Asia Stocks Rebound as Italy Woes Abate; Yen Gains: Markets Wrap

Publikuota: 2018-05-31
(180521) -- NEW YORK, May 21, 2018 (Xinhua) -- A trader works at the New York Stock Exchange in New York, the United States, on May 21, 2018. U.S. stocks closed higher on Monday. The Dow rose 1.21 percent to 25,013.29, and the S&P 500 rose 0.74 percent to 2,733.01, while the Nasdaq increased 0.54 percent to 7,394.04. (Xinhua/Wang Ying)  - Wang Ying -//CHINENOUVELLE_CHINE012497/Credit:CHINE NOUVELLE/SIPA/1805220847
(180521) -- NEW YORK, May 21, 2018 (Xinhua) -- A trader works at the New York Stock Exchange in New York, the United States, on May 21, 2018. U.S. stocks closed higher on Monday. The Dow rose 1.21 percent to 25,013.29, and the S&P 500 rose 0.74 percent to 2,733.01, while the Nasdaq increased 0.54 percent to 7,394.04. (Xinhua/Wang Ying) - Wang Ying -//CHINENOUVELLE_CHINE012497/Credit:CHINE NOUVELLE/SIPA/1805220847
 

Asian stocks rebounded as bonds stabilized with investors deeming the market reaction to Italy’s political turmoil as overdone. The dollar held losses and oil stabilized following gains.

The MSCI Asia Pacific Index of stocks bounced after touching its lowest level since February Wednesday amid heightened fears Italy could leave the euro. U.S. 10-year yields hovered back above 2.84 percent. Energy shares paced gains as West Texas crude surged above $68 a barrel. Hong Kong and Chinese stocks outperformed as China’s official factory gauge underscored robust growth despite debt curbs and trade tensions. The greenback was little changed after its biggest decline in nearly three weeks and the yen pushed higher.

While the slump in Italian bonds that spilled over into global risk assets has abated, the prospect of snap Italian elections -- which could effectively become a referendum on the euro -- continues to loom and the timing of any vote remains unclear. The concerns add to a growing list that includes the strength of the global economy, North Korea and simmering trade tensions.

“We are going to be filled with tremendous uncertainty over the course of the summer,” David Ader, chief macro strategist at Informa Financial Intelligence, told Bloomberg Television. “I don’t see that at this point in time we have a big directional play. I see a lot of uncertainty, which results in a lot of volatility.”

Traders will get some distraction from geopolitics and trade, with the U.S. jobs report out on Friday, the last one before the Federal Reserve meets next month, when it’s expected to lift interest rates for the seventh time since the end of 2015. Morgan Stanley Chief Executive Officer James Gorman said the Fed is unlikely to be dissuaded from pursuing its path of monetary tightening as a result of recent volatility in financial markets.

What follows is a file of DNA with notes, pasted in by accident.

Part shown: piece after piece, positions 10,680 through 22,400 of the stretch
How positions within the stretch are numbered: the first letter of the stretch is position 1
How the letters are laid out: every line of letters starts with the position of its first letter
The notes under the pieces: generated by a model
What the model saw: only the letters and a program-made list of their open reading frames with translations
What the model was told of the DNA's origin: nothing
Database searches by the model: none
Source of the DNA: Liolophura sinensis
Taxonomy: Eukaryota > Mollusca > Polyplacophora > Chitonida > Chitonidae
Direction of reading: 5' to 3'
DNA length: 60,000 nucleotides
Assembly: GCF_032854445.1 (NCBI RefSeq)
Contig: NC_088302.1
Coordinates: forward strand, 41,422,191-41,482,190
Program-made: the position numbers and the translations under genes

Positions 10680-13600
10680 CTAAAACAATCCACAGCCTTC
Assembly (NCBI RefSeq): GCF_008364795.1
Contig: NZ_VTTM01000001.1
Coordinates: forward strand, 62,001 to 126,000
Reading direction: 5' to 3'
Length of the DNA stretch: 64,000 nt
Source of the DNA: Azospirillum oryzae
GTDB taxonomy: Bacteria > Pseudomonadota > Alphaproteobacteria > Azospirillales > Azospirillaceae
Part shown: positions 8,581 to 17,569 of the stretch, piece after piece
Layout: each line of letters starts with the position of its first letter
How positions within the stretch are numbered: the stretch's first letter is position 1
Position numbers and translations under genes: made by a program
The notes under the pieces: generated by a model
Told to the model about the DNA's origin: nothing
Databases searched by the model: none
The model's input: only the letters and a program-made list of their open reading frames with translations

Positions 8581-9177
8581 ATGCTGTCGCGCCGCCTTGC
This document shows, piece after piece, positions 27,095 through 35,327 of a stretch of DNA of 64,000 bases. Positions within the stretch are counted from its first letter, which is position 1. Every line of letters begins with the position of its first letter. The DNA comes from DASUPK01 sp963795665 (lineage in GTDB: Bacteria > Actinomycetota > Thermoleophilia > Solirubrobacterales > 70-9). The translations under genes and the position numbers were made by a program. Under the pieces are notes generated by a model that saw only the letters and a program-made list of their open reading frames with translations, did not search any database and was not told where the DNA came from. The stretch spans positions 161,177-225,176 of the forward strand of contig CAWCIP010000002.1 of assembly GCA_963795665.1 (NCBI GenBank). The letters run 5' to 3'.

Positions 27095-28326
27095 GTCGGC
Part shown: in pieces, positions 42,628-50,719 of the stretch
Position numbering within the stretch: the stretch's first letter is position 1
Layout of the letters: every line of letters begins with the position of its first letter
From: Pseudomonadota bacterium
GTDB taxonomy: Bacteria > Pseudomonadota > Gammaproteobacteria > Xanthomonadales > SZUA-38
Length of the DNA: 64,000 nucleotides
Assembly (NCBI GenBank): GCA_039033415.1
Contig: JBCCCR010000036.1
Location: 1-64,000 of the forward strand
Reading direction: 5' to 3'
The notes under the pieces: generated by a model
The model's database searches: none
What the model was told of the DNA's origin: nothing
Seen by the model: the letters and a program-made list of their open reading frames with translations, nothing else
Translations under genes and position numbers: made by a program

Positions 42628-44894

Elsewhere, the Indonesian rupiah led a broader emerging-market currency rally after Bank Indonesia raised the benchmark interest rate for a second time in less than two weeks on Wednesday and flagged more increases to counter a selloff in nation’s currency and bonds.Italy’s 10-year yield retreated Wednesday after a successful bond auction and as politicians made a last ditch attempt to form a government.

These are some key events to watch this week:

The U.S. employment report for May is due Friday. It’s the last before the June Fed meeting. Automakers report May U.S. sales the same day. Also Friday: some onshore Chinese stocks join MSCI Inc.’s global indexes. On Saturday U.S. Secretary of Commerce Wilbur Ross will travel to Beijing for more talks with Vice Premier Liu He on topics including ZTE Corp. and trade.

These are the main moves in markets: Stocks

The Topix index rose 0.5 percent as of 2:15 p.m. in Tokyo. Australia’s S&P/ASX 200 Index gained 0.4 percent. Kospi index rose 0.4 percent. Hang Seng Index climbed 0.8 percent. Shanghai Composite Index climbed 1.3 percent. Futures on the S&P 500 Index were little changed. The S&P 500 rose 1.3 percent Wednesday, the most in more than three weeks. The MSCI Asia Pacific Index rose 0.7 percent.

Currencies

The Bloomberg Dollar Spot Index fell less than 0.1 percent. It lost 0.6 percent Wednesday, the largest decrease in almost three weeks. The Japanese yen rose 0.2 percent to 108.66 per dollar. The euro was steady at $1.1665 after climbing 1.1 percent. The pound added 0.1 percent to $1.3302.

Bonds

The yield on 10-year Treasuries fell one basis point to 2.84 percent. It jumped seven basis points on Wednesday. Australia’s 10-year bond yield was little changed at 2.65 percent. Italy’s 10-year yield sank 25 basis points to 2.92 percent Wednesday.

Commodities

West Texas Intermediate crude fell 0.1 percent to $68.15 a barrel. It jumped 2.2 percent Wednesday. Gold added 0.2 percent to $1,303.56 an ounce.

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